Food insecurity, poor infrastructure impeding life expectancy of Nigerians — Experts

By Chioma Obinna

Amid statistics by the United Nation’s Population Fund (UNFPA) showing that Nigeria has the 3rd lowest life expectancy rate in the world (55) years for men and 56 years for women), the Deputy Governor of Rivers State, Dr. Ipalibo Harry –Banigo has linked the nation’s low life expectancy to poor infrastructure, lack of food security and poor economic indices.

Banigo said health experts and other stakeholders must team up to address these factors responsible for the short life span in order to raise Nigerians’ standard of living from the current abysmal level.

Data from the World Health Organisation, WHO, published in 2018, showed that life expectancy in Nigeria is 54.7 for males and 55.7 for females, with a total life expectancy, is 55.2 which gave Nigeria a World Life Expectancy ranking of 178.

Speaking in Lagos on the topic “Improving life expectancy in Nigeria” Harry –Banigo said: “We also have social problems, infrastructure problems, poor and inadequate portable safe water supply, poor states of our roads, poor housing and rental challenges, amidst other economic variables. Inequitable distribution of income has wiped out the middle class in our society.

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“This has also added to a high level of unemployment, a lot of stress, ranging from students’ school fees, house rent, electricity bills, medical bills, generators, and parts repairs, powering and fueling, feeding the family, and clothing of families. Also is the huge number of demands, siblings demands, vigilante bills, work stress, police stress on the road, variable stress, kidnappers fears, armed robbery fears, and all these are adding to our low rate of life expectancy.”

She spoke added that for Nigeria to improve on its life expectancy there is an urgent need for collaboration with all sectors.

“Our government has a critical role to create a conducive environment for businesses to thrive and ensure the sustainability of the ease of doing business in all the sectors of our economy.

“It must address the numerous challenges breaking the health sector in terms of facility, equipment, manpower, and also curtailing preventable and avoidable diseases.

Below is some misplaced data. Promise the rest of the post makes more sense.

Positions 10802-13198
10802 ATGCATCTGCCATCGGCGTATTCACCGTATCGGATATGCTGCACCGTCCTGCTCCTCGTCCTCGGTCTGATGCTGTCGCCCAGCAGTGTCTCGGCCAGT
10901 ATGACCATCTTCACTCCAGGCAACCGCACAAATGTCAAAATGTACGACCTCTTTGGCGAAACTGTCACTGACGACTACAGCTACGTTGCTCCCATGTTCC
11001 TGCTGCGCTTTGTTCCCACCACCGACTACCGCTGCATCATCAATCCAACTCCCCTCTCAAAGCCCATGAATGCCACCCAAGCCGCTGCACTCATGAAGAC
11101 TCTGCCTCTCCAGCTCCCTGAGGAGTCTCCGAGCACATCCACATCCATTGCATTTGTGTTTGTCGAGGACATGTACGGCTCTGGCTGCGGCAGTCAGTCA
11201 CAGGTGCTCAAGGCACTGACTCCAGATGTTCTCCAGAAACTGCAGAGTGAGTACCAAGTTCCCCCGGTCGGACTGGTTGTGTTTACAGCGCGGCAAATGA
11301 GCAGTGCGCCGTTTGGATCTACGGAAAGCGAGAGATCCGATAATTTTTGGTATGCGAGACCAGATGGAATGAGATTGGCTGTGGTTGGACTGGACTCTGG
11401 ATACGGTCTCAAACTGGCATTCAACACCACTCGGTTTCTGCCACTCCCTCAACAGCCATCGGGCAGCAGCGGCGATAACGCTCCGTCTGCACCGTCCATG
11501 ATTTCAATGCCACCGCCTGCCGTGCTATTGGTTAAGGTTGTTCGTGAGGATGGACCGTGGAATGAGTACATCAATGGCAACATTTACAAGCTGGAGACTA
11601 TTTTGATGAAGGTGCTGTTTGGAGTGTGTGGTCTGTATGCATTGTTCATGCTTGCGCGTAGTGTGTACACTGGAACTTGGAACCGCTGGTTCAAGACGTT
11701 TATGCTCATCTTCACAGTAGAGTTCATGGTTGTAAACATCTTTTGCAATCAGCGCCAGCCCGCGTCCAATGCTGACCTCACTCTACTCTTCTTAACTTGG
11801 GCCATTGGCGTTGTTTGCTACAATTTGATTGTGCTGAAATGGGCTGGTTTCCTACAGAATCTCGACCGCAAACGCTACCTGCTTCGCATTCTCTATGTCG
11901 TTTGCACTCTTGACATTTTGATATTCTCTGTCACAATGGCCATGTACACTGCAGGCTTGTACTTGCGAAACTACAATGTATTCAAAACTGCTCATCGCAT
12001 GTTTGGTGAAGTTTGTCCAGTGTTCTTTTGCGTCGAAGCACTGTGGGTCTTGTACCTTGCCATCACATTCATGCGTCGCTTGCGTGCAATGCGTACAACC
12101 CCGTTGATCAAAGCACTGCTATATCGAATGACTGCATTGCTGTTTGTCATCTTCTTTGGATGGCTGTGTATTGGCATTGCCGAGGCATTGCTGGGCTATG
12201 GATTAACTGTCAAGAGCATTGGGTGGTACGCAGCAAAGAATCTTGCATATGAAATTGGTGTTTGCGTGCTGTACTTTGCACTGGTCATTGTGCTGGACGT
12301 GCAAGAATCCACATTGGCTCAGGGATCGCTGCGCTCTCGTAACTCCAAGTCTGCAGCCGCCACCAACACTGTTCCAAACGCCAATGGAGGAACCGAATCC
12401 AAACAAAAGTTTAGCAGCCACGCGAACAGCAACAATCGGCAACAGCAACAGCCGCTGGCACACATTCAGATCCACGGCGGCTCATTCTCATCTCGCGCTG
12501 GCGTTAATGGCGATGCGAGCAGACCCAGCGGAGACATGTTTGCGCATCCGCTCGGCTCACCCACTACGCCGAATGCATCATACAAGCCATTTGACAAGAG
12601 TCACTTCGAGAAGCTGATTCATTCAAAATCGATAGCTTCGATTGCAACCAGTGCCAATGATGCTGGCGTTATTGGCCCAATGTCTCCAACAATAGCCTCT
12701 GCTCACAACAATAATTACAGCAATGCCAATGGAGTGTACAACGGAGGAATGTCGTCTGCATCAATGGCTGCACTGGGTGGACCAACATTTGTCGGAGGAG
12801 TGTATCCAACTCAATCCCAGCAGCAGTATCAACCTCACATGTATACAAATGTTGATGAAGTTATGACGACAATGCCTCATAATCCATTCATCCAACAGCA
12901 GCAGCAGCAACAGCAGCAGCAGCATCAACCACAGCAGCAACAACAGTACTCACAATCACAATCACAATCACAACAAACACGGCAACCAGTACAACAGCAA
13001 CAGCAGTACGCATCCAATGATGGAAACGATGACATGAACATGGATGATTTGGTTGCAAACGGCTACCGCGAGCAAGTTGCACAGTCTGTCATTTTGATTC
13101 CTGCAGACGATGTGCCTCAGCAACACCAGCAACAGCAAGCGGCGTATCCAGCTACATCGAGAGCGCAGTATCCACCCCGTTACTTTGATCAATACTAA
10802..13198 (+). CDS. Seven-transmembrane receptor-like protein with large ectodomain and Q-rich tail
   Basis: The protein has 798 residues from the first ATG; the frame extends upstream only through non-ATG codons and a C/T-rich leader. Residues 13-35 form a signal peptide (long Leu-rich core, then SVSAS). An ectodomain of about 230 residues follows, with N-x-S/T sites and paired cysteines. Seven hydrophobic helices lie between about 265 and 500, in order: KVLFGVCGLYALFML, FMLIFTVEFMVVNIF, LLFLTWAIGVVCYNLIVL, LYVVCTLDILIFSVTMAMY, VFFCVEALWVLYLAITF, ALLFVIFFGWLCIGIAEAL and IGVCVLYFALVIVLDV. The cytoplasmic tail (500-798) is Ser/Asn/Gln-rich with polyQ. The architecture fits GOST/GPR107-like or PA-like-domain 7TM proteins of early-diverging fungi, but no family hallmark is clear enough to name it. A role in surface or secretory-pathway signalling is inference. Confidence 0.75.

“Also, the government needs to improve on budgetary allocations to the health sector, and take measures to control population growth. A situation where we have a population growth increase which is higher than our GDP is not sustainable. Hence we need to educate our people, and educate the women on birth control’’

Speaking, Former Director & General Manager, Human Resources & Organization, Nigerian, Agip Oil Company Limited, Papa Patrick Amaechi, who spoke from London, also proffered solutions on how Nigerians can live to a ripe old age. Narrating his experience, he said this can be achieved through discipline, knowledge about diets and regular check-up to ensure one stays in good shape all year round.

“We are what we eat,” he said, adding: “It is important to find out what kind of food is good for us as individuals and what exercise that is appropriate for us with moderations”

Earlier, the Chairman/CEO St. Racheal’s  Pharmaceutical, Mr. Akinjide Adeosun observed: “Two years ago, we commenced a 20-year journey into living our purpose on the continent of Africa starting from Nigeria.

This journey will see us launch into many markets on the continent, expand our offering from our core base of antibiotics into brands that will supplement Life & brands that will prevent diseases.

“These are our tri-growth strategies.  Everything is planned with eyes on our Vision – To eradicate diseases in Africa.



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